Arthroscopy is a minimally invasive surgical technique that involves several small incisions into which a fiber-optic device (arthroscope) and tiny surgical instruments are inserted. Orthopedic surgeons can diagnose and treat many different shoulder conditions with arthroscopy, while patients can benefit from less tissue damage, shorter recovery times, less scarring and less post-operative pain. This technique also avoids cutting any muscles or tendons in order to gain access to the affected area.
Shoulder arthroscopy is often performed to confirm a diagnosis after a physical examination and other imaging procedures have been performed. Some conditions can also be treated during the same procedure by inserting a few additional instruments into the joint area.
Arthroscopy can be used to treat many conditions that affect the shoulder joint. Shoulder arthroscopy, also known as shoulder scope, can be used to treat:
- Rotator cuff tears
- Labral tears
- Impingement syndrome
- Biceps tendonitis
- AC joint arthritis
While arthroscopy offers many benefits over a traditional open procedure, it is not for everybody. Some conditions, especially those that are not easily visible with the arthroscopic camera, may be better suited for traditional surgery. Your doctor will decide which type of procedure is right for you.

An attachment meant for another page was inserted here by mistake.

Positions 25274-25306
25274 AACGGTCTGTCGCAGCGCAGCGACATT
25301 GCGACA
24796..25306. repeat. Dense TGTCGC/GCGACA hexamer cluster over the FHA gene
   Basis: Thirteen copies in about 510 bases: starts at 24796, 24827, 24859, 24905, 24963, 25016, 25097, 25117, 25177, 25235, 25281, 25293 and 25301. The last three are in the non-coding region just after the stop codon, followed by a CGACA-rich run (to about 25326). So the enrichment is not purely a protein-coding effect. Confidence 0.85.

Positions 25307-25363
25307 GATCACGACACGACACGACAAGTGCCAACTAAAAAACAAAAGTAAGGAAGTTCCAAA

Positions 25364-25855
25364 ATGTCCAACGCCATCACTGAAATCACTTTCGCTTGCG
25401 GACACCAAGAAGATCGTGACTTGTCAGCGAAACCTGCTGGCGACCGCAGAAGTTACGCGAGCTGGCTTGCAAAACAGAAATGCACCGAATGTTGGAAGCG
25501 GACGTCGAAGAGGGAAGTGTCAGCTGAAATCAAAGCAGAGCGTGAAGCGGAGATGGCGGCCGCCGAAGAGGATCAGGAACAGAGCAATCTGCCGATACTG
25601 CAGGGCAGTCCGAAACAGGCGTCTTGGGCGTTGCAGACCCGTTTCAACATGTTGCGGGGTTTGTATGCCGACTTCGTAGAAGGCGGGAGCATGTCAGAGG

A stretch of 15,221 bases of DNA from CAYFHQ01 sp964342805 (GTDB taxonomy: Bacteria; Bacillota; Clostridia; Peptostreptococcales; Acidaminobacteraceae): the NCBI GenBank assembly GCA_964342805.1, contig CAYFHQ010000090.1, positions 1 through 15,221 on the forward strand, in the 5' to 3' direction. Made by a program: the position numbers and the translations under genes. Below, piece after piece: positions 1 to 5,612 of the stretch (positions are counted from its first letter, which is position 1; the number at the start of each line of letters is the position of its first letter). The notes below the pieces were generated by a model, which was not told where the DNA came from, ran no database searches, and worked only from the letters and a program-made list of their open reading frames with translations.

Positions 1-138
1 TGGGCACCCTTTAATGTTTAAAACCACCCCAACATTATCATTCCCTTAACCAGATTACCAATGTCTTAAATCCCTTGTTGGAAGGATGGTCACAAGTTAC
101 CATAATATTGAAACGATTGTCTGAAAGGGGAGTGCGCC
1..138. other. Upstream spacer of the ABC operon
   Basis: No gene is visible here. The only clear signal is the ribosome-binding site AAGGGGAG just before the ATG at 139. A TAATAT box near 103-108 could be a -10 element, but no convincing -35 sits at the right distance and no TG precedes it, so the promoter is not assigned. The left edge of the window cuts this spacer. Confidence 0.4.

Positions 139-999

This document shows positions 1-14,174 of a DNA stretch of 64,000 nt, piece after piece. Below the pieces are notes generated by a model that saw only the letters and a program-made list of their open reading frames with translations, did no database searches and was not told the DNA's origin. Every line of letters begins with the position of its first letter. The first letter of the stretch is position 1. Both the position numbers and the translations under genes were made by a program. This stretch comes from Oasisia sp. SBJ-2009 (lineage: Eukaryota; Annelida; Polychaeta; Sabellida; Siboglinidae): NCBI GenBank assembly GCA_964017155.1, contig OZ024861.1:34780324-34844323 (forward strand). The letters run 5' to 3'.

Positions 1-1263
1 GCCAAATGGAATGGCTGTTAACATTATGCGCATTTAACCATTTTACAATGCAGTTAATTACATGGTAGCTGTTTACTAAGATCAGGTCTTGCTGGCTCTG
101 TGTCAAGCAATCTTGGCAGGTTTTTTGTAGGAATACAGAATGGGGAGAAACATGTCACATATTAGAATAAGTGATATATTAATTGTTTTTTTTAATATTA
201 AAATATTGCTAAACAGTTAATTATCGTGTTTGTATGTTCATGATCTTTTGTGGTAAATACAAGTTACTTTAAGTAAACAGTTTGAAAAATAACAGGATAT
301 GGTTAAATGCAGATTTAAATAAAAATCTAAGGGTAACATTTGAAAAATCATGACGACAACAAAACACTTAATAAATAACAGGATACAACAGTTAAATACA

Shoulder Dislocation Treatment
The shoulder is a "ball-and-socket" joint where the "ball" is the rounded top of the arm bone (humerus) and the "socket" is the cup (glenoid) of the shoulder blade. A layer of cartilage called the labrum cushions and deepens the socket. A dislocation occurs when the humerus pops out of its socket, either partially or completely. As the body's most mobile joint, able to move in many directions, the shoulder is most vulnerable to dislocation.
Dislocation causes pain and unsteadiness in the shoulder. Other symptoms may include swelling, numbness, weakness and bruising. The majority of dislocations occur when the humerus slips forward, a condition called anterior instability. This may happen during a throwing motion. The humerus is also capable of dislocating backwards or downwards. In most cases, the dislocated shoulder can be manipulated back into place by a doctor in a process known as closed reduction.
Complications of shoulder dislocation or reduction can include a labrum or cartilage tear, a lesion on the glenoid bone after the humerus strikes it, tendon or ligament injuries, and blood vessel and nerve damage. Shoulders that have dislocated once are more likely to dislocate in the future, potentially resulting in chronic shoulder instability and weakness.